AP Literature & Composition
March 4, 2018
The Importance of Being Earnest
In the play The Importance of Being Earnest Oscar Wilde uses three main types of irony. Verbal, dramatic, and situational. Irony is the use of words to convey a meaning that is the opposite of its literal meaning. He uses irony in his play to create humor and show how it is satirical. Oscar Wilde uses many examples of verbal irony in act 1
When Jack and Algernon are talking they use verbal irony. “Algernon: How are you, my dear Ernest? What brings you up to town? Jack: Oh, pleasure, pleasure! I am in love with Gwendolen. I have come up to town expressly to propose to her. Algernon: I thought you had come up for pleasure? . . . I call that business” (Wilde, 3-4). This is a prime example of verbal irony because love is supposed to be positive and happy but Algernon uses business to describe the complete opposite. This also shows how Algernon feels about love. Another example of verbal irony is when John is talking to Gwendolen. He tells her that his name is Ernest and then he starts acting like he’s sincere and brave so Gwendolen will fall in love with him. After they have been talking for a while Gwendolen says “And I pity any women who is married to a man called John” (Wilde, 18) and she also says “The only really safe name is Ernest” (Wilde, 18).These are both verbal irony because John doesn’t correct her on the lie, and in doing so he is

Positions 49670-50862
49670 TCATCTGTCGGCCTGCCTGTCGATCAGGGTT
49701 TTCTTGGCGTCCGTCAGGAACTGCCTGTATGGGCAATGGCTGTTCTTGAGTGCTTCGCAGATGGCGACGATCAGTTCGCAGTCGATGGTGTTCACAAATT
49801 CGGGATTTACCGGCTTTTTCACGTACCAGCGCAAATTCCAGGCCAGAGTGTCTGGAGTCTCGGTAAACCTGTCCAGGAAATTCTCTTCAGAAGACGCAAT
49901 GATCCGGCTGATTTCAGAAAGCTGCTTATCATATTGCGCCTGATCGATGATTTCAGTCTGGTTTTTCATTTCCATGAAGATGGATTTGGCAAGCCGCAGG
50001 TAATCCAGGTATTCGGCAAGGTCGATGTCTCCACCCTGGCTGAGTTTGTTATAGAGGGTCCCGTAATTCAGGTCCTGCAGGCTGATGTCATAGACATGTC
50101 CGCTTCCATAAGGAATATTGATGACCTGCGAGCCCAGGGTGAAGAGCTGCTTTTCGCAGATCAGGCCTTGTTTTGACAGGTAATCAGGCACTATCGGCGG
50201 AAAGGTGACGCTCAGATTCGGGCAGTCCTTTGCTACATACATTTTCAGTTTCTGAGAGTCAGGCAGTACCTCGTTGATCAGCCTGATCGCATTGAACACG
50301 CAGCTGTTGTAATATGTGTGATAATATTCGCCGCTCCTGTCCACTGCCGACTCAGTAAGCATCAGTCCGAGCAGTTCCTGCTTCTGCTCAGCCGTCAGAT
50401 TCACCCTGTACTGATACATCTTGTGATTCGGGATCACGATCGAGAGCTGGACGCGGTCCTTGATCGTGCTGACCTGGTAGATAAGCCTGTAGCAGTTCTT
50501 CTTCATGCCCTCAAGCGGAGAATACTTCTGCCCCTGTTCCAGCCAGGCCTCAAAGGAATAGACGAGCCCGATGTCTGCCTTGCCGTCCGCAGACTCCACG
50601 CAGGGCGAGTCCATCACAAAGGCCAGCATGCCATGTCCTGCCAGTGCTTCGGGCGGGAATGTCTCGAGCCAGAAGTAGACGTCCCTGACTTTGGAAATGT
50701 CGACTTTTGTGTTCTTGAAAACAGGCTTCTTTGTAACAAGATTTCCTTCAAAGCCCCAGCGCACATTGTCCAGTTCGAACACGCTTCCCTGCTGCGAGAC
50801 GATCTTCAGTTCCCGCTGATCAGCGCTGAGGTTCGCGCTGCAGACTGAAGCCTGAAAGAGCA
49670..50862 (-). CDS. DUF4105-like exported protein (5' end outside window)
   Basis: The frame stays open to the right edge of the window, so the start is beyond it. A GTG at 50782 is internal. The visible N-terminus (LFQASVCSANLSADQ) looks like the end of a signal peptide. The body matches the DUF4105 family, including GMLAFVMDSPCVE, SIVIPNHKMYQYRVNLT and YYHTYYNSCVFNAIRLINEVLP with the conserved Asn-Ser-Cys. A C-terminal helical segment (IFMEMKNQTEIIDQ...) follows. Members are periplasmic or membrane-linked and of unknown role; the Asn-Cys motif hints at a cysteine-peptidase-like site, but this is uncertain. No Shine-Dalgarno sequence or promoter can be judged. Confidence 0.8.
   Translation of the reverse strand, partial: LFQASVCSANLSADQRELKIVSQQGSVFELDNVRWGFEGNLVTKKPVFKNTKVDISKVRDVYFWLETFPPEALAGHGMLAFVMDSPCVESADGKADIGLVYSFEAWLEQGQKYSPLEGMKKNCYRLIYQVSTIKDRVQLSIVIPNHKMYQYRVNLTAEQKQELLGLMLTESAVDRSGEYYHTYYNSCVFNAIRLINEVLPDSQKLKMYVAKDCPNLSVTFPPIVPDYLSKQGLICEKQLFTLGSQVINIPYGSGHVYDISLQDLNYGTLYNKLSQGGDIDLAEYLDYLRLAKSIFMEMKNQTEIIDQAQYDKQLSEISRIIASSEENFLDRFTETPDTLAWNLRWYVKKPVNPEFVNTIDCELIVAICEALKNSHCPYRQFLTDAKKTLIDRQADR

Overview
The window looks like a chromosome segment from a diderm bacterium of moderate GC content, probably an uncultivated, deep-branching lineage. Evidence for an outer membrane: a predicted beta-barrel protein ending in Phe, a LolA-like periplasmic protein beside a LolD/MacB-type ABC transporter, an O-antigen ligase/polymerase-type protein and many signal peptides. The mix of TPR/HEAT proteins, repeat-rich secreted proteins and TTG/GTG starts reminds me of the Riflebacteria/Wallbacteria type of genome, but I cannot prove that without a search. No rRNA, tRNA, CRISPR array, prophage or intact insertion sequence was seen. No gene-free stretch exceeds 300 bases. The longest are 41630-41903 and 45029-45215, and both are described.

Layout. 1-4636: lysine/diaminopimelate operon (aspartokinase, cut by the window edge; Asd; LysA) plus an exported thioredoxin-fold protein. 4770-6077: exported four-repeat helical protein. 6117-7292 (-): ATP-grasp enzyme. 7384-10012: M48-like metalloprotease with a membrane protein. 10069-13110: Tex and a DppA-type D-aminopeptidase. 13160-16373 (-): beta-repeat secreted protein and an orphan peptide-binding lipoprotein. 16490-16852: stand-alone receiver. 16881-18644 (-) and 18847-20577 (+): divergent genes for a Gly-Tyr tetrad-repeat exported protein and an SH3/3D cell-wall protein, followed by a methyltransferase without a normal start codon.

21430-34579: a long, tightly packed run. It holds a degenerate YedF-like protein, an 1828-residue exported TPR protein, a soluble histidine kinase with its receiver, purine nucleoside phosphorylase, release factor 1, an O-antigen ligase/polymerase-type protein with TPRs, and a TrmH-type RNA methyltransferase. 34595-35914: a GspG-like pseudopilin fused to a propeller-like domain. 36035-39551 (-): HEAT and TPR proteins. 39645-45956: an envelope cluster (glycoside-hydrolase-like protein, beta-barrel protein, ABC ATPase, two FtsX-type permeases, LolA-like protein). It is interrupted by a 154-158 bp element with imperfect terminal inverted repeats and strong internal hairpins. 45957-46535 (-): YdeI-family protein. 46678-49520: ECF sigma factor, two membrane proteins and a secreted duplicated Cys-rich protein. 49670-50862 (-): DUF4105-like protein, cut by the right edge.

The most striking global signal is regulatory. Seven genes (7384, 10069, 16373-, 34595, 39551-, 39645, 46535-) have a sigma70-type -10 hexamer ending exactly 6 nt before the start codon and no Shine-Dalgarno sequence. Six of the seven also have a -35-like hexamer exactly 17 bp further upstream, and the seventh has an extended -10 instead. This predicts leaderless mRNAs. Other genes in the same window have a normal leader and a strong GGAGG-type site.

really being earnest. Another type of irony used is situational irony.
Situational irony is when actions have an effect that is opposite from what was intended. This is seen when the truth about Jack comes out in act 2 of the play. In the end all the evidence points to Ms. Prism being Jacks mom, even the bag being misplaced, so the reader thinks its Ms. Prism, but it turns out that Jacks real mom is lady Bracknells poor sister. This is much unexpected so it’s situational irony. Another example of situational irony is when Jack finds out his name is really Ernest, meaning he had been telling the truth this whole time about him being Ernest. The double life he had been living as earnest turned out to be the truth and not a lie is a prime example of this type of irony. Jack and Algernon being brothers in the end was also an example of situational irony. Dramatic irony is very different from situational irony.
Dramatic irony is inherent in a situation of drama that is understood by the audience but not grasped by the characters in a play.